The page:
WASHINGTON – If we go back to the 2012 presidential campaign, the brilliance of the Obama team was in its ability to turn the tables on Romney. Republican challenger Mitt Romney believed that “he had to win” because of the relatively poor state of the US economy. He honestly believed that the elections would turn into a national referendum on Obama’s manifestly mediocre skills as an economic policy manager.
How Romney was defeated
Well, it did not work that way. The Obama people counter attacked by successfully painting Romney as a heartless “vulture capitalist”, a predator who stripped assets from the companies he bought, tossed the scraps away, and enriched himself in the process. This was and is a ridiculous caricature of a successful business person. But the demonization strategy worked, very well.
From that point on, contrary to all predictions and plans, Romney was on the defensive. Add to this a number of egregious self-inflicted wounds, (such as comments about 50% of America being dependent on public largesse), and we can see how Romney, for a long moment the inevitable 2012 winner, was sunk.
Difficult to use the same script in 2016
Now, as we approach the 2016 elections, it is my contention that Hillary Clinton’s main political vulnerability is also going to be a very soft US economy, or worse an economy in recession. However, contrary to 2012, I am not sure that she will have another Mitt Romney who could be just as easily demonized. This trick would not work with former Florida Governor Jeb Bush or Ohio Governor John Kasich.
The US economy is getting weaker
Of course, predictions about what may happen more than a year from now are likely to be wrong. But this is the way I see it. The US economy right nows is performing in a mediocre but semi-acceptable way only because of the compounded effects of the longest zero interest rates policy (ZIRP) period in modern history. We know that the Federal Reserve will have to stop this insanity at some point. It may be later than we think. But it will have to be done. We also know that rising interest rates will cause the end of the current Wall Street bubble, with unknown, but mostly negative ripple effects.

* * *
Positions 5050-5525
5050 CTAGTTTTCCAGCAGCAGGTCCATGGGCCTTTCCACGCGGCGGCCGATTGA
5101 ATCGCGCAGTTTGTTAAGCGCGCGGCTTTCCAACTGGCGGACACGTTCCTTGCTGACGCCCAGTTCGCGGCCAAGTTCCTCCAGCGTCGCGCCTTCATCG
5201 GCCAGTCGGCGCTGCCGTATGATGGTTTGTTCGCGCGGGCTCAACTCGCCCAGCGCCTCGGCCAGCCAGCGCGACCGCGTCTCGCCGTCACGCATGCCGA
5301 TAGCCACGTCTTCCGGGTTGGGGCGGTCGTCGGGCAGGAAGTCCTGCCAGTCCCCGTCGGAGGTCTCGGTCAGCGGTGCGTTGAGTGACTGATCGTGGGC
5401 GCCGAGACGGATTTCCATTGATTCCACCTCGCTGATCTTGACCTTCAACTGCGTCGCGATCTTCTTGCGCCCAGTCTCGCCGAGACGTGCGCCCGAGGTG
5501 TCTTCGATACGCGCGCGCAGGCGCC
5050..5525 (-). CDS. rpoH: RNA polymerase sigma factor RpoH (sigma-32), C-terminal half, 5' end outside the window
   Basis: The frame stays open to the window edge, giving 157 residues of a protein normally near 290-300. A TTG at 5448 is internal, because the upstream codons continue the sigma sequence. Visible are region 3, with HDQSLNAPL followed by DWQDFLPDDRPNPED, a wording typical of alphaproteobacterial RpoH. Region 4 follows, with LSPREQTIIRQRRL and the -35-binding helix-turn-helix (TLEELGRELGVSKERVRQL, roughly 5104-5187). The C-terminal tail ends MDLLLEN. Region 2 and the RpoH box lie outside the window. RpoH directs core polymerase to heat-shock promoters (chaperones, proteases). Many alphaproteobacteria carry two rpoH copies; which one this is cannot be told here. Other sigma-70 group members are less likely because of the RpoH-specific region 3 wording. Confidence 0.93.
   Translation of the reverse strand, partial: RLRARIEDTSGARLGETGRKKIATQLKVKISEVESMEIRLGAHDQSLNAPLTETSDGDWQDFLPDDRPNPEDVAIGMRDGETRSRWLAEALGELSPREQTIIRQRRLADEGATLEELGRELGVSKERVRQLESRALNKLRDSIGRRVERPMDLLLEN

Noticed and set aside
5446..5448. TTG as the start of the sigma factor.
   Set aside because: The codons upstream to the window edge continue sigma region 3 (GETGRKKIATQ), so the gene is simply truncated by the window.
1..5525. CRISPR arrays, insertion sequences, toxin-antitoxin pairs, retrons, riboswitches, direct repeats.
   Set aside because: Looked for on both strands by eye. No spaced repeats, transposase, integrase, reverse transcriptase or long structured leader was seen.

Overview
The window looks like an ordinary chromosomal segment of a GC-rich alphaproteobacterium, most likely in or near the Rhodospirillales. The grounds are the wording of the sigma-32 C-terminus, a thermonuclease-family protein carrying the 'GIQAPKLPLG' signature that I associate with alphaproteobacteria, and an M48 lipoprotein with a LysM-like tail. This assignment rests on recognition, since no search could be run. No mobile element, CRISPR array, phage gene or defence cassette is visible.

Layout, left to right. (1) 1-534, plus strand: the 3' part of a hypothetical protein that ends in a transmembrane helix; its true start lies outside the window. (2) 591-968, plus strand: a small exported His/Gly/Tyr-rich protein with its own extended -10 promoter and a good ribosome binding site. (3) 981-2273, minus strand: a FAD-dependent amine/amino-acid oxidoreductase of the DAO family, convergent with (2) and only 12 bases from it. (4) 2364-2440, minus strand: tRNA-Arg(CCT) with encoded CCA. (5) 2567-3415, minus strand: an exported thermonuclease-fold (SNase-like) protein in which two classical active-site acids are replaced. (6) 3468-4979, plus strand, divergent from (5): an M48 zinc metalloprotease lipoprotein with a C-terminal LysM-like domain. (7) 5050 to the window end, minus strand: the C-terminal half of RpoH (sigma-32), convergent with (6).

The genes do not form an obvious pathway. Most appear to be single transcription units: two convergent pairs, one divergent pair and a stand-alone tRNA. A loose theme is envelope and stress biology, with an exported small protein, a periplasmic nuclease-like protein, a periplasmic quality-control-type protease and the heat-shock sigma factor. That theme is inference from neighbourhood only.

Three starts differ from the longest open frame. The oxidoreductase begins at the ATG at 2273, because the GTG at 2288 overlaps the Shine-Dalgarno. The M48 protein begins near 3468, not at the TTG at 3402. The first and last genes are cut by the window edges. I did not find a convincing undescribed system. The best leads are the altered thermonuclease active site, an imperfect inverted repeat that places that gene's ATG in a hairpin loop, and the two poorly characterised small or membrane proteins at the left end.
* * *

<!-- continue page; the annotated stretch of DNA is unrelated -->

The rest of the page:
Over stretched consumers
In the meantime, the US consumer –the traditional engine of US GDP growth– is once again over leveraged and over stretched. Do not count on the average Joe to pull the American economy forward on the basis of his willingness to keep spending more and more by getting deeper into debt. The average Joe is maxed out. He has already used up all his credit, while his disposable income is flat. And the consequences of high debt and income stagnation are huge. Flat or lower consumer spending will act as an enormous brake on an economy that is mostly driven by it.
No new exports
More broadly, the international economic scene is not that promising. Countries that buy from America, (think of Europe and Japan), are in serious trouble. If they are lucky they will stay out of recession. Any new growth will be very modest, (may be 1%). Therefore they will buy less from Caterpillar, IBM, General Electric, or United Technologies. Add to weak export markets the parallel phenomenon of a rising dollar and you see that growing or even keeping traditional export markets will be an impossible challenge for US producers.
Time is everything
All these trends indicate a weakening, not a strengthening, US economy, possibly a recession coming soon. Of course, here timing is everything. If (with luck) things continue along present trends, (modest economic growth, low unemployment), right up to the elections, then Hillary Clinton has almost nothing to fear.
But if we have a real slow down, or may be a recession, right before the elections, Hillary Clinton’s chances to get to the White House will diminish, may be they will vanish altogether. Whatever her customized “new” message may be, after all she is another establishment Democrat who served under Barack Obama. Really hard for her to distance herself from his legacy when it comes to economic policies.
US economy chugging along, Hillary Clinton wins
If none of this will happen, if, come September-October 2016, the economy is alright or on the upswing, then beating Clinton will be very, very difficult. She would be able to claim that more of the same economic recipe, with a twist here and there, works well.
Unfortunately, America has gotten used to mediocre economic performance softened by subsidies and public assistance here and there. The Republican basic message focused on relaunching private enterprise while cutting down suffocating regulations will resonate with some, but not with a majority of Americans. Most of them, assuming no sudden crisis hitting them, are likely to choose the devil they know.
It is a sad commentary on America that the Republicans should hope on a recession as the lucky development that will increase the chances of their nominee to gain the White House.